Some call it hot. Others prefer to say spicy. They are referring to “kick,” that painful, yet pleasurable sensation of the mouth on fire. It’s a sensory experience today’s consumers enjoy that’s intensifying with no signs of abating.
Kick typically comes from capsaicin, the odorless, tasteless, crystalline chemical compound found in chili peppers. Kick is what’s driving flavor innovation in meat and poultry, namely sausages, patties and breaded chicken. It’s keeping these products relevant to adventurous meat consumers who have more choices than ever before.
“Consumers are on a big, broad journey of discovery, moving out of their comfort zones to explore new food experiences, with flavor – in particular flavors that provide kick – playing a major part,” says Lu Ann Williams, director of innovation, Innova Market Insights, The Netherlands. “Brands are leaning towards more remarkable and unusual flavor hybrids, as well as stronger taste experiences.”
This is supported by two out of three Americans, according to an Innova Market Insights survey, who agreed they love to discover new flavors. Even among more traditional consumers who don’t feel this way, there is still a role for reinventing classic flavors with novel twists, alongside developing new and more unusual flavors and combinations.
“Today’s consumers regard themselves as world citizens and are increasingly interested in diverse flavors inspired by foreign cuisines, in particular, Southeast Asian, East Asian, Mediterranean and Middle Eastern,” Williams says. “Chili peppers are often a part of authentic recipes.”
Authenticity includes specificity. In many instances it’s no longer enough to refer to a food as spicy or hot. Consumers want to better understand the origin of the kick, including the chili’s flavor profile. Marketers are starting to call out the chili pepper’s name in prepared meat and poultry, often describing its level of heat and flavor.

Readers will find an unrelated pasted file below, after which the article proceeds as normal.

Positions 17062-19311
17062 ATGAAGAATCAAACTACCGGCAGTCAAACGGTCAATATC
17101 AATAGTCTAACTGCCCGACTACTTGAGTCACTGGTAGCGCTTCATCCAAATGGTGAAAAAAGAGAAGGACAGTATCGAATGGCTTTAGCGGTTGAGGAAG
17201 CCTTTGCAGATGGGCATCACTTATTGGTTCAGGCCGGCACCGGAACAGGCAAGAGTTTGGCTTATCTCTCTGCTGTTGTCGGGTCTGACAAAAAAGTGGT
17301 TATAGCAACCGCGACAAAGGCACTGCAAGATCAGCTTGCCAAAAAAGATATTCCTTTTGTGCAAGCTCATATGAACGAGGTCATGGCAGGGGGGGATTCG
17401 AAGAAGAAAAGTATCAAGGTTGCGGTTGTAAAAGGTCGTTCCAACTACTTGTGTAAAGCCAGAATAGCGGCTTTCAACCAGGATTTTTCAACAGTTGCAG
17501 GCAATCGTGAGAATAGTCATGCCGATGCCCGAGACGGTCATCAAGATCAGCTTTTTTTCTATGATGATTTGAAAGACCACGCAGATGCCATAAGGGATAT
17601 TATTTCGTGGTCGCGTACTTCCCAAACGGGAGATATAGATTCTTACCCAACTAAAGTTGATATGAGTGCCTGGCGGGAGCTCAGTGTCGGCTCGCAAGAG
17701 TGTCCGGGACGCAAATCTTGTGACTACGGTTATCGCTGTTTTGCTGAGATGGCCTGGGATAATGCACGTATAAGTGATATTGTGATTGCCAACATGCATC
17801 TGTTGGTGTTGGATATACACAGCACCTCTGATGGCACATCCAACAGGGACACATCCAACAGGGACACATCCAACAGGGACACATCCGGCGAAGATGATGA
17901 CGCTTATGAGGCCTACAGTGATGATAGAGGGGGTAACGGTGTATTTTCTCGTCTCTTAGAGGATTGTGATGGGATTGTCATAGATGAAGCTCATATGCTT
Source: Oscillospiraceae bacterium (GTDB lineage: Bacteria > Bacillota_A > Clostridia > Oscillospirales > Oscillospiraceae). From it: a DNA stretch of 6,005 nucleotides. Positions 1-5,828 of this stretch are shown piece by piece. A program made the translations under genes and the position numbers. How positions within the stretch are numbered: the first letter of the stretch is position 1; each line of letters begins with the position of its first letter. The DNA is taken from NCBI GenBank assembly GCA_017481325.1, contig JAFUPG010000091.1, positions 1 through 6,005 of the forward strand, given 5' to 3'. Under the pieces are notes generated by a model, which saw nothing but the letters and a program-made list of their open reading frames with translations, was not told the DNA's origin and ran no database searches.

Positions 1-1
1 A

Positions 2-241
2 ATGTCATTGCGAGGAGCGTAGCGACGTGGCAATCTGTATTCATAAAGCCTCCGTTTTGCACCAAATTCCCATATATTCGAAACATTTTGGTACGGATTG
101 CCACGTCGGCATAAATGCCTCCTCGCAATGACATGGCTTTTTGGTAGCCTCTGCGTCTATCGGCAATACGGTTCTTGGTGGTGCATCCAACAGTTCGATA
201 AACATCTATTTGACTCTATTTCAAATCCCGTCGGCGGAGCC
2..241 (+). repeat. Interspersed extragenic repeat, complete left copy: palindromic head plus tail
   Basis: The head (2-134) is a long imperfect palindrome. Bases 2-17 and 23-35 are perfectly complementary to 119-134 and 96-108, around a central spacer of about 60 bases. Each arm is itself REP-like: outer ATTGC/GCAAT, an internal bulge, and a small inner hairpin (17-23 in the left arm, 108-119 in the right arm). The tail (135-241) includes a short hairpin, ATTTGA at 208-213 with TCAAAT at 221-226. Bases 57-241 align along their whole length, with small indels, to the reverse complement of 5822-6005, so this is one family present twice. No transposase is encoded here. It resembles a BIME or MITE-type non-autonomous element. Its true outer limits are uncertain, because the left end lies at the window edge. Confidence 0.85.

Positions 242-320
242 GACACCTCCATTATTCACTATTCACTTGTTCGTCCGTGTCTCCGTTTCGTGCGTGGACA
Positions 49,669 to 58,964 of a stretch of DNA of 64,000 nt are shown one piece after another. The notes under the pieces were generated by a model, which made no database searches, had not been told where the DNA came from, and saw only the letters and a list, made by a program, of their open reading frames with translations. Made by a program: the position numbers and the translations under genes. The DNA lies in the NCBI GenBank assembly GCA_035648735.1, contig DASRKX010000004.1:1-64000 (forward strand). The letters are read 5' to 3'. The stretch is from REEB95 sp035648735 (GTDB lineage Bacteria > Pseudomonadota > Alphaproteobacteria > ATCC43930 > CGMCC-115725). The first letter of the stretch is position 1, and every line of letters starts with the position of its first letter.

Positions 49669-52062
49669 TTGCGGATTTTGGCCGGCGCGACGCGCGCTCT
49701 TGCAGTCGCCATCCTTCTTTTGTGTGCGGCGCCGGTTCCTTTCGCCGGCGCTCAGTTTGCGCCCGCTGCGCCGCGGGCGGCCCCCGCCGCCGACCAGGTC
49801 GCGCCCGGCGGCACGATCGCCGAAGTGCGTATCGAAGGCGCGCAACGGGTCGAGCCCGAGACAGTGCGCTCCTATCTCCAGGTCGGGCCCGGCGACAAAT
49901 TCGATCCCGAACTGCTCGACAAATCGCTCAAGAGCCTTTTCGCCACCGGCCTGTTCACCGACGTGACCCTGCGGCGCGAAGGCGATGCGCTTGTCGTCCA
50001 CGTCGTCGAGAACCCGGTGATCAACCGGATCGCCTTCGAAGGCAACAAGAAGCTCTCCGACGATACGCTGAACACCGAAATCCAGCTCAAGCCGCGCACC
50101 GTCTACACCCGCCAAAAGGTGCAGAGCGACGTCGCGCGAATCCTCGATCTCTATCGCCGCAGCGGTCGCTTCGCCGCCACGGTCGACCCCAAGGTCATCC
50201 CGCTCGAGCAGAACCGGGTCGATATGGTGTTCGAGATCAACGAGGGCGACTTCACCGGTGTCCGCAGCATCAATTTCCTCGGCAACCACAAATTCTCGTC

“Adventurous consumers worldwide are embracing chilis and spices,” says Soumya Nair, director of marketing insights, Kerry North America, Beloit, Wisconsin. “They are searching for more intense heat experiences, regional authenticity and experimentation.”
Hormel Foods Corp., Austin, Minnesota, is adding a little kick to its Hormel Natural Choice snack packs with a chipotle chicken option. The chipotle is a smoked and dried jalapeño that has a little bit of heat and a woody, smoky flavor with a hint of cocoa.
Chipotles and jalapeños range from 2,500 to 10,000 Scoville Heat Units (SHU), a measure of the concentration of capsaicin that is determined by high-performance liquid chromatography. Pure capsaicin tops out the Scoville scale at 16,000,000 SHU.
To compare, bell peppers lack capsaicin and therefore score zero on the Scoville scale. A mild-heat pepper is the ancho, also known as poblano. It is 1,000 to 2,000 SHU. For many, anchos, chipotles and jalapeños are the point of entry into hot and spicy cuisine.
The “Food and Flavor Trends 2020 and Beyond” survey conducted by Les Dames d’Escoffier International, Louisville, Kentucky, provides insight from food professionals as to the types of international items that will be gaining traction on menus. One such concept is Puebla Hot Pot, which has Latin American origins. This is a bowl meal consisting of chicken or pork in a chicken stock sauce seasoned with ancho chilis, smoked paprika and spices. The ancho chilis contribute a rich, dark cherry flavor with raisin sweetness and smoky tobacco and chocolate undertones. This combined with the smoked paprika, gives the stew-like dish a sweet meets heat barbecue flavor.
Another trending concept is Tanzanian Mishkaki. This is the boldly spiced East African version of beef shish kabob. The meat marinade includes the bright flavors of lemon and papaya blended with tomato and onion, along with zing from garlic, red bell pepper, black pepper and ginger. This dish does not have kick from capsaicin, as bell peppers do not contain this compound. Nor does black pepper; however, ground dried peppercorns have a unique spiciness from the chemical compound piperine, which has a pungent taste profile.
Jianbing is a popular street-food in China that can now be found in many food courts and the growing number of food halls in cities like Chicago and New York. Considered an on-the-go breakfast food, much like a doughnut or bagel, jianbing is a filled crepe brushed with umami-rich hoisin and chili sauce. The sauce is very personal, with culinary professionals having their own signature pepper combination.